A controversial proposal to close three elementary schools in the Stillwater School District won school board approval during a tense meeting Thursday night.

The 5-2 decision came after five hours of public testimony and statements from board members and was greeted with a roar of disapproval. Some parents sobbed as they left the meeting at Stillwater Junior High. Many carried sleeping children.

The plan, called Building Opportunities to Learn and Discover — BOLD, for short — was put forward by Superintendent Denise Pontrelli as a way to shift many of the district's 8,300 students to new schools by 2017 to accommodate enrollment growth to the south.

The vote to close schools is expected to unleash a lawsuit against the district, and many parents in the audience threatened to move their children to schools outside the district. While a few people spoke in favor of BOLD, many others criticized what they said was the district's lack of communication and failure to understand the importance of neighborhood schools.

"I object to this proposal, and even more strongly, I object to this process," said Board Member Mike Ptacek, who voted against the plan, as did Shelley Pearson.

Voting in favor of it were George Hoeppner, Kathy Buchholz, Paula O'Loughlin, Amy Burback and Tom Lehmann. Each cited his or her responsibility to serve all of the district's children — although opponents asked how closing schools would achieve that.

"It's imperative we support our teachers," said O'Loughlin, who spoke of how cycles of districtwide budget cuts have hurt learning. "Always, always, I will support kids."

About 50 people signed up to speak for up to three minutes apiece before the vote.

Two of the schools — Marine Elementary in Marine on St. Croix and Withrow Elementary in Hugo — are the district's smallest. They're also near capacity. Both have received awards for academic excellence.

The third school the board voted to close is Oak Park Elementary, on the border of Stillwater and Oak Park Heights. Many of Oak Park's students come from low-income families. The district wants to remodel the building into offices for administrators.

Opponents contested low enrollment projections and rising administrator salaries, among other issues. Several of them presented alternative plans that they said would improve the district's fortunes.

Speakers also implored the board to involve the public in solving the district's budget shortfalls and enrollment concerns.

"As you look at the people in this room, I hope you don't see them as an opposition force to be defeated," said parent Angie Hong.

A handful of BOLD supporters spoke in the hearing, including former state Sen. Kathy Saltzman, who told board members, "I know you didn't run for office because you want to close schools."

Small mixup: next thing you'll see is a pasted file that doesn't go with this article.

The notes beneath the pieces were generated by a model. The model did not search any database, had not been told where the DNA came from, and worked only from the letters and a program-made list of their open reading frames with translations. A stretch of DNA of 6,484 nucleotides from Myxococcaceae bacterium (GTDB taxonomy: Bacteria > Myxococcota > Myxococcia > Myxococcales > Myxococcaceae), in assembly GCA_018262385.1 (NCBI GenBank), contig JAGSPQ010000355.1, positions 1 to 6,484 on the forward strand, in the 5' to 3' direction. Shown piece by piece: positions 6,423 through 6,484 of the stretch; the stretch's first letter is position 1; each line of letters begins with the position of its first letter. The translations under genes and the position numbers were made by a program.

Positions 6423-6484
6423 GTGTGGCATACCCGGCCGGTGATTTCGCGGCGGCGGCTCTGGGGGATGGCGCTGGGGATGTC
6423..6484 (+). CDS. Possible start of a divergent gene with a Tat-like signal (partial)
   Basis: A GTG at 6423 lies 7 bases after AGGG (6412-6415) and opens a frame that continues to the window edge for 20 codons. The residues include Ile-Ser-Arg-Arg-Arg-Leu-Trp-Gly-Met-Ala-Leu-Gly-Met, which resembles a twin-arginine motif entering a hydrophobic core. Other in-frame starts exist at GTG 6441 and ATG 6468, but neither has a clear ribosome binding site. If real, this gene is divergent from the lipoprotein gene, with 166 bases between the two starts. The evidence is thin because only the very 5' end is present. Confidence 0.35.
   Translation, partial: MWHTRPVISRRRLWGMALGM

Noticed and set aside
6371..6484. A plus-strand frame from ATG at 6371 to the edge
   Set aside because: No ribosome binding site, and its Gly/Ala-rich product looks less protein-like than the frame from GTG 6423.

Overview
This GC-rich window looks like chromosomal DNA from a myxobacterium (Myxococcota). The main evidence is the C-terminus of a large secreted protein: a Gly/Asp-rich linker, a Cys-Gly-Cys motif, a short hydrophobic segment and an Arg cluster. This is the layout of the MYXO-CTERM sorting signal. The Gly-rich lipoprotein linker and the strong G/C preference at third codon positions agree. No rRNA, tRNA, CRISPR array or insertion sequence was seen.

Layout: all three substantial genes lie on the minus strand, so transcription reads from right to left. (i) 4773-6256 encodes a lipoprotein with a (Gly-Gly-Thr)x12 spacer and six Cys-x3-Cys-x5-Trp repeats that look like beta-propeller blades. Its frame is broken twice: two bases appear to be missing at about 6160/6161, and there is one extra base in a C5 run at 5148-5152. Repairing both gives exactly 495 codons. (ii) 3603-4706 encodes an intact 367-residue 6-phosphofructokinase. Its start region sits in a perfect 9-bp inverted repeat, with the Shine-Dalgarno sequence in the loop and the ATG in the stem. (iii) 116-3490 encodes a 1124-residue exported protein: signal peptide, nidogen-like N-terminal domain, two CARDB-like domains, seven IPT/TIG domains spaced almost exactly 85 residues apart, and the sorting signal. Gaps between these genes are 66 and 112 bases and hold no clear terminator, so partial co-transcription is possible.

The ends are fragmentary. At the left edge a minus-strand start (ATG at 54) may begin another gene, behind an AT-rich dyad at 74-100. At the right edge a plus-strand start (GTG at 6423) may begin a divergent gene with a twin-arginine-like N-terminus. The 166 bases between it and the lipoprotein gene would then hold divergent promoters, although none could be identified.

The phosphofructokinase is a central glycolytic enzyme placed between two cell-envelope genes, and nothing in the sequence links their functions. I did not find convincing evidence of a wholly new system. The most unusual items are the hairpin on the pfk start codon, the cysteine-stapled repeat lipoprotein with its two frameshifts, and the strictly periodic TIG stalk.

But it became apparent as board members made statements before the vote that many of them wanted to support Pontrelli, a first-time superintendent they hired last summer. Buchholz said Pontrelli was hired to make a difference and said the district needed a strong new direction.

Lawsuit may lie ahead

Thursday's meeting came after a wave of public protest that began almost immediately after Pontrelli announced the plan in December. A recent school district survey showed that a majority of respondents opposed closing schools, and that those opponents weren't limited to the areas around targeted schools.

Pontrelli and supporters of the plan said it will make class sizes more uniform and invest money in students and teachers rather than buildings.

The plan would build an elementary school in Woodbury and expand Stillwater Area High School for an influx of ninth-graders from middle schools. Closing the three schools will save an estimated $1.26 million annually, according to district officials, but opponents said increased busing costs will exceed savings.

The plan has drawn heated opposition from residents who believe that the school closings run counter to the stated goals of a $97.5 million bond issue narrowly approved by voters last year.

Opponents also claim that the demographic research district officials used for the BOLD plan is flawed.

The Metropolitan Council estimates most of the cities in the school district will grow between now and 2040. But the district's demographer said that many of those new residents will be older.

A group of parents and taxpayers has hired an attorney to threaten the district with a possible lawsuit to stop BOLD. On Tuesday, in a second legal action, a school district parent filed a court petition alleging that the district misled voters in asking them to approve the bond referendum.